Teachers were the special guests at a Sept. 26 town hall meeting that kicked off a three-day discussion of public education on NBC, titled Education Nation—and the educators used the opportunity to make their voices heard on issues ranging from tenure and teacher evaluation to the need to make sure that all children receive a high-quality education, regardless of their ZIP code.
More than 30 AFT members, as well as AFT president Randi Weingarten, were in the audience at Rockefeller Center in New York City during the session moderated by NBC's Brian Williams, and many more teachers were able to participate online. In his opening remarks, Williams said that teachers are "a key piece of this [education] puzzle."
"Classroom teachers are the true education professionals, and we are not really being listened to," North Babylon, N.Y., teacher and AFT member Selina Durio said prior to the town hall. "So it's important that we use this opportunity to be heard."
The meeting's opening panel included Philadelphia Federation of Teachers member Bonnie Breese and Steve Lazar, who teaches at Bronx Lab School. One of the issues not addressed in the movie "Waiting for 'Superman,' " Lazar noted, was the mentoring and other supports that most teachers want and need. "Teachers need to have a host of skills" to be effective, he said, from classroom management and pedagogy to learning how to work with parents and the school's administration. (The AFT's "Not Waiting for Superman" webpage has lots more information on the new documentary film.)
"People really don't understand what we do in the classroom on a daily basis," Lazar said.
One of the most hotly debated topics during the two-hour town hall, whose audience was evenly split between teachers who work in traditional public schools and those who work in charter schools, was the need for tenure. Teachers lined up at the microphones to have their say.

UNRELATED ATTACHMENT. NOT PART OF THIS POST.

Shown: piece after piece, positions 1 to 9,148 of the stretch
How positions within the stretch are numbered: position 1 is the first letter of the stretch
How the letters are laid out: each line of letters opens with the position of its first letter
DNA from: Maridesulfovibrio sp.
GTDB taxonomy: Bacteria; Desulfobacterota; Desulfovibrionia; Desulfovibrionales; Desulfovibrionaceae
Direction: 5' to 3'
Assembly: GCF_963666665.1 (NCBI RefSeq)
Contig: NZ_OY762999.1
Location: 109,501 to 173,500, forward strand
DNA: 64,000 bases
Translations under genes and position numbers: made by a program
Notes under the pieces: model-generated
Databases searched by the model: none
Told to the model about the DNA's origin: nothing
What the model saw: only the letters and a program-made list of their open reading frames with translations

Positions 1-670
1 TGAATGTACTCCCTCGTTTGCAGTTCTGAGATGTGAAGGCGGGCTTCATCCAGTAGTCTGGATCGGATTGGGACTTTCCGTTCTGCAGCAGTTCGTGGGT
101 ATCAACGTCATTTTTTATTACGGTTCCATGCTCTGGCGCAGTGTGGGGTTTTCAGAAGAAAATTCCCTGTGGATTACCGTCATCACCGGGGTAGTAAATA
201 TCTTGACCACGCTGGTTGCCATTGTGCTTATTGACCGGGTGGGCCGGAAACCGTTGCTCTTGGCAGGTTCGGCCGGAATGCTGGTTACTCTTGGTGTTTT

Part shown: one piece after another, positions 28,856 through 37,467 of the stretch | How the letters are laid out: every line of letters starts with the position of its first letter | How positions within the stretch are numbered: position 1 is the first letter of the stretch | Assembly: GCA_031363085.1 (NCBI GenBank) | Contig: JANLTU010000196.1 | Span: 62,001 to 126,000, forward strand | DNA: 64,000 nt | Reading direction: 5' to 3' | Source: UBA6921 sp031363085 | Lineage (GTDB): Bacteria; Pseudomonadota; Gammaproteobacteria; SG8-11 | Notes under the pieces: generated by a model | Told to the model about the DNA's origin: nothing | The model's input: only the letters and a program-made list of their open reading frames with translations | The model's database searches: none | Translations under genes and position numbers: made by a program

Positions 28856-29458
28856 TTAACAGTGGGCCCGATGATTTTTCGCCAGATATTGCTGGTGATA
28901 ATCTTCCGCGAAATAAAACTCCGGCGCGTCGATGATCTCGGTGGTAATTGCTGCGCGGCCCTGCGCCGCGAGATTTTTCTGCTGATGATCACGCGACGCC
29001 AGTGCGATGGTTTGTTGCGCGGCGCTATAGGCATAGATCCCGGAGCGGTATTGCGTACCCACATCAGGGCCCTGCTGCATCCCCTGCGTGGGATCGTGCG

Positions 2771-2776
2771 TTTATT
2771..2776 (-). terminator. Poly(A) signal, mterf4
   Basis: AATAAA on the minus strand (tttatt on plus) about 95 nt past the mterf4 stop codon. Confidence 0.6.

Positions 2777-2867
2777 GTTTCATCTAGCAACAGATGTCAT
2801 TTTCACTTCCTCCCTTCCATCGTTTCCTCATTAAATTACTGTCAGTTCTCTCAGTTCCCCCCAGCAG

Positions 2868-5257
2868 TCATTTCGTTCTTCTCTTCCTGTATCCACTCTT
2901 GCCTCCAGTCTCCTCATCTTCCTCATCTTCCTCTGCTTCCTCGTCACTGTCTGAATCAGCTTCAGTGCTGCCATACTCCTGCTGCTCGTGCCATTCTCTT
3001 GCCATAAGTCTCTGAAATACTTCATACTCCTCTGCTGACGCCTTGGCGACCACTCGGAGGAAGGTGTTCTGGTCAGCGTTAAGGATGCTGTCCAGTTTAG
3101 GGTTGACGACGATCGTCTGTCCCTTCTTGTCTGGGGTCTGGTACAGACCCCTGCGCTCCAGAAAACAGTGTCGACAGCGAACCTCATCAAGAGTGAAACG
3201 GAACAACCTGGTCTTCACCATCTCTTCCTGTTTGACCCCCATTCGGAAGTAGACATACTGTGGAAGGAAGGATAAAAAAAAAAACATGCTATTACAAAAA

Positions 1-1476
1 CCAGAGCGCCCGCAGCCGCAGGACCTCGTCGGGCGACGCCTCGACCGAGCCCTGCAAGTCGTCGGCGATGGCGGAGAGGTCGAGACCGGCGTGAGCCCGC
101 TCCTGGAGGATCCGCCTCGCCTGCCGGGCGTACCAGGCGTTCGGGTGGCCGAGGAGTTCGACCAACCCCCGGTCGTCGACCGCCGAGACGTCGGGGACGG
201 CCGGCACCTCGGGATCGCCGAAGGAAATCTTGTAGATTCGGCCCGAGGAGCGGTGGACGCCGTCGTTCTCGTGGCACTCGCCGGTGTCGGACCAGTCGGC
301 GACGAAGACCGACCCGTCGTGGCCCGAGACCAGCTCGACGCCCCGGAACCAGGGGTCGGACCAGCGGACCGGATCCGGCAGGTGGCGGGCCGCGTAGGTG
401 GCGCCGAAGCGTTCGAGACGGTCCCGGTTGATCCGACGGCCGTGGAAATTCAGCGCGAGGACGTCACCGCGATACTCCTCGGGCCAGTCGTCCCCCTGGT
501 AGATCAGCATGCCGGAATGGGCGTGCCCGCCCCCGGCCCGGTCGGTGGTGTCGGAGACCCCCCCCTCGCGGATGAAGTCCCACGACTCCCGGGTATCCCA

Jeff Rozran, an AFT member from Syosset, N.Y., took issue with suggestions that tenure was no longer needed. Tenure, he said, ensures that teachers receive the due process they are entitled to. "If [tenure] is flawed, let's fix it," said Rozran, adding that the real problem is that tenure is not understood by the public.
If there was one issue on which the teachers all seemed to agree, it was the need to improve the way teachers are evaluated. Evaluation, several said, should be used to help teachers improve their skills––not as a way of punishing them. An educator from Fresno, Calif., called for an evaluation system that includes peer review, noting that the best advice and guidance she's received has come from fellow teachers––not from an administrator.
While teachers need to have high expectations for all of their students, several educators pointed out that some kids come to them woefully unprepared and with deep-seated problems, often stemming from living in poverty. "Try as we do, teachers can't fix every problem," one participant said.
Weingarten applauded NBC for hosting the town hall and giving teachers "an opportunity to add their voice to this very important discussion" of how we improve public education.
"What we heard most of all was teachers asking to be at the table when decisions that affect their profession are made," the AFT president said. "Teachers also want to be respected and supported, and they want an evaluation system that treats them fairly." [Roger Glass]